The docking at the MIM2 Poisk module, a part of the Russian segment of the ISS was scheduled on Sept. 4, 2015, at 10:42 Moscow Time (3:42 a.m. EDT). The actual contact took place at 10:39 Moscow Time (3:39 a.m. EDT) as the two spacecraft were flying over Russian-Kazakh border.

The hatches between the Soyuz and station opened also as scheduled at 13:15 Moscow Time (6:15 a.m. EDT).

Soyuz TMA-18M crew (Expedition 45/46):

Primary crew Backup crew
Sergei Volkov, Soyuz commander, Roskosmos Oleg Skripochka, Soyuz commander, Roskosmos
Andreas Mogensen, Flight Engineer, ESA/Denmark Thomas Pesquet, Flight Engineer, ESA/France
Aidyn Aimbetov, Flight Engineer 2, Kazakhstan Sergei Prokopiev, Flight Engineer 2, Roskosmos

Soyuz TMA-18M returns home with "Year in Space" crew


Scott Kelly and Mikhail Kornienko mark their 300th day on ISS on Jan. 21, 2016.

After spending 340 days onboard the International Space Station, ISS, Russian cosmonaut Mikhail Kornienko and NASA astronaut Scott Kelly landed in Kazakhstan. They landed onboard the Soyuz TMA-18M spacecraft accompanied by the ship's original pilot Sergei Volkov, who logged nearly 182 days in orbit. Volkov's former crew mates on the way to the station, Andreas Mogensen and Aidyn Aimbetov, returned to Earth onboard the Soyuz TMA-16M spacecraft on Sept. 12, 2015.

Scott Kelly made a formal handover of the station's command to a fellow NASA astronaut Timothy Kopra on February 29.

The actual departure activities started a day later, with a hatch closure between Soyuz TMA-18M and the station, which took place at 4:43 p.m. EST on March 1.

Crew members will then don their Sokol entry suits and take seats inside the descent module of the Soyuz spacecraft. Sergei Volkov, the ship's commander, will occupy the center seat, with Kornienko to his left and Kelly sitting in the right-hand position.

According to the Russian mission control center in Korolev, the undocking command was to be issued 1.5 minutes before the physical separation between the MIM2 (Poisk) module on the Russian segment and Soyuz TMA-18M, during the outpost's 98,831st orbit and the transport ship's 2,831st orbit around the Earth.

The undocking took place as scheduled on March 2, 2016, at 04:02:30 Moscow Time (8:02 p.m. EST on March 1), as the two spacecraft were flying over Eastern Mongolia. Three minutes later, the Soyuz made its first maneuver with its small thrusters to increase its distance from the ISS. Another small firing was performed one minute 20 seconds later.


The departure of the Soyuz TMA-18M, marked the beginning of Expedition 47 onboard the outpost, which at the time, will remain occupied by three members of the Soyuz TMA-19M crew: Yuri Malenchenko, Timothy Kopra and Timothy Peake. They are scheduled to stay on the ISS until June 2016.

After around two orbits in solo flight, Soyuz TMA-18M initiated a deorbiting burn at 06:32 Moscow Time on March 2 (10:32 p.m. EST on March 1) at an altitude of 425 kilometers above the Southern Atlantic Ocean and around 12 kilometers from the ISS. The maneuver slowed down the vehicle by around 128 meters per second, initiating its reentry into the Earth's atmosphere.

Some 22 minutes later, as the spacecraft descended to an altitude of 140 kilometers, the Soyuz split into a Descent Module, SA, carrying the crew, a Habitation Module, BO, and an Instrument Module, PAO.

The descent module of the Soyuz TMA-18 was expected to make a parachute landing on March 2, 2016, at 07:25 Moscow Time (11:25 p.m. EST on March 1) around 147 kilometers southeast of Dzhezkazgan in Kazakhstan, according to the mission control in Korolev. NASA reported landing time as 10:26 p.m. Houston Time. The touchdown took place nearly 2.5 hours after local sunrise.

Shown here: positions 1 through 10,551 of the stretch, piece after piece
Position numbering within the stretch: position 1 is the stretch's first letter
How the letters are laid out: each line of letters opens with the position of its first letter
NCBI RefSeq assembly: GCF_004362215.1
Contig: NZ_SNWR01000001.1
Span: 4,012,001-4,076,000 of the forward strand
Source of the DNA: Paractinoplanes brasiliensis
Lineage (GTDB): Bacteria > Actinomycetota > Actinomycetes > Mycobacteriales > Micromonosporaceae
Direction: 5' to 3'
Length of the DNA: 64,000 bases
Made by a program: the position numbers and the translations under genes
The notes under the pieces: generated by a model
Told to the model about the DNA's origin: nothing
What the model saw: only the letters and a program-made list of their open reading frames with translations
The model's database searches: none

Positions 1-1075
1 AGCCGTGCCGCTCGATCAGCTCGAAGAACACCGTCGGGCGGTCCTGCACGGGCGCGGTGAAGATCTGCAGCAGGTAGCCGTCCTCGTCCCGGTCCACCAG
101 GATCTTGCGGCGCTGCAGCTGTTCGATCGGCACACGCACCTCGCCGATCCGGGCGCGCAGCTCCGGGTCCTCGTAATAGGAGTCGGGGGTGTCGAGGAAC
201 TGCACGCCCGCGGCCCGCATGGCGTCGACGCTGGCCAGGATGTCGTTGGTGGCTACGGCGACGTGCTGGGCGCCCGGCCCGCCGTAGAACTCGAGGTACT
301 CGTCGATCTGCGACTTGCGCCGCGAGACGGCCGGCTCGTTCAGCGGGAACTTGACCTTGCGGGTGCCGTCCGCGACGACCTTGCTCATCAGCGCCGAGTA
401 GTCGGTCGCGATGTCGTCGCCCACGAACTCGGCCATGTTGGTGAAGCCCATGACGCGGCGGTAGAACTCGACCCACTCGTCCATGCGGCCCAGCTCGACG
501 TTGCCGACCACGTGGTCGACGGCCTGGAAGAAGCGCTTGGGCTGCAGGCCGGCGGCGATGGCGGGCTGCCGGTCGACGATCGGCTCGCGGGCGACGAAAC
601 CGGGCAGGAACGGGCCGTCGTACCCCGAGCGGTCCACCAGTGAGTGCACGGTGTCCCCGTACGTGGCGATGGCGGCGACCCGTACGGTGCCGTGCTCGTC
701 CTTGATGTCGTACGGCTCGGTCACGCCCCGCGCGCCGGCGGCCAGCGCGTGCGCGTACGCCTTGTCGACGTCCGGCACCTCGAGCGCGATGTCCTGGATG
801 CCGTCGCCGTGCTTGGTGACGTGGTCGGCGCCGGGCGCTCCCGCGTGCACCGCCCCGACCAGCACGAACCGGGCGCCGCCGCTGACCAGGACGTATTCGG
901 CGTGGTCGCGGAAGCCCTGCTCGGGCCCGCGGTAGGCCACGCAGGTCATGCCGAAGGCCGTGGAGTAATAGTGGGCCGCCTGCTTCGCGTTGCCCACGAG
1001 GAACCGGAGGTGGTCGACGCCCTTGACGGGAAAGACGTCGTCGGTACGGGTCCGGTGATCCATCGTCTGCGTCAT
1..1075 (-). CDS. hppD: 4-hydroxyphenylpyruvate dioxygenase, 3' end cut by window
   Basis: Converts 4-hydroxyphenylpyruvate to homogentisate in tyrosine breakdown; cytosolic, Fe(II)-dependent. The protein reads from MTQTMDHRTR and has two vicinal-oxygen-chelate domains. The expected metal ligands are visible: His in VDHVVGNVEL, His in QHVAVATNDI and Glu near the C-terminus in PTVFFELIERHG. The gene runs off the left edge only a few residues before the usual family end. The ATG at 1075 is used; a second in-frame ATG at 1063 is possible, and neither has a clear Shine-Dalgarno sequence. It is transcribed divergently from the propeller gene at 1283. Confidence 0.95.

Recovery services found the descent module of the Soyuz TMA-18M spacecraft in vertical position after touchdown. All crew members were extracted from the descent module in seemingly excellent condition.

A special field test tent was set up in the landing zone to conduct post-landing checkups and tests on the crew, including vision and balance.



Planned landing timeline for Soyuz TMA-18M on March 2, 2016, Moscow Time:

Moscow Time
Altitude, km
Latitude, deg. min
Longitude. deg, min.
Velocity, km/s
Braking engine firing starts
Braking engine firing ends
Spacecraft sections separation
Atmospheric entry
Aerodynamic control starts
Maximum G-loads
Parachute release command
Main parachute opening in case of emergency ballistic descent




Next mission: Soyuz TMA-19M


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The article and photography by Anatoly Zak

Last update: October 31, 2020

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Soyuz TMA-18M mission logo included musical notes to mark flight to the ISS of a British singer Sarah Brightman, which never happened, but symbols were too late to remove. Credit: NASA


Assembly of the Soyuz rocket for the Soyuz TMA-18M mission on July 27, 2015. Click to enlarge. Credit: Roskosmos


Soyuz TMA-18M mission on Aug. 9, 2015. Click to enlarge. Credit: Roskosmos


Integration with the launch vehicle adapter on August 28, 2015. Credit: RKK Energia


Soyuz-FG rocket with Soyuz TMA-18M leaves the assembly building on the way to the launch pad on Aug. 31, 2015. Click to enlarge. Credit: RKK Energia


Soyuz-FG rocket with Soyuz TMA-18M rolls toward Site 1 in Baikonur on Aug. 31, 2015. Click to enlarge. Credit: Roskosmos


Soyuz-FG rocket with Soyuz TMA-18M spacecraft is being installed on the launch pad on Aug. 31, 2015. Click to enlarge. Credit: Roskosmos


The ISS as viewed by a TV camera onboard approaching Soyuz TMA-18M spacecraft at a distance of around 200 meters. Credit: Roskosmos


The ISS crew closes hatches to Soyuz TMA-18M spacecraft on March 1, 2016, several hours before the ship's departure. Credit: NASA


View of the service module onboard the ISS from the departing Soyuz TMA-18M spacecraft on March 1, 2016. Credit: NASA


Soyuz TMA-18M returns to Earth on March 2, 2016. Click to enlarge. Credit: Roskosmos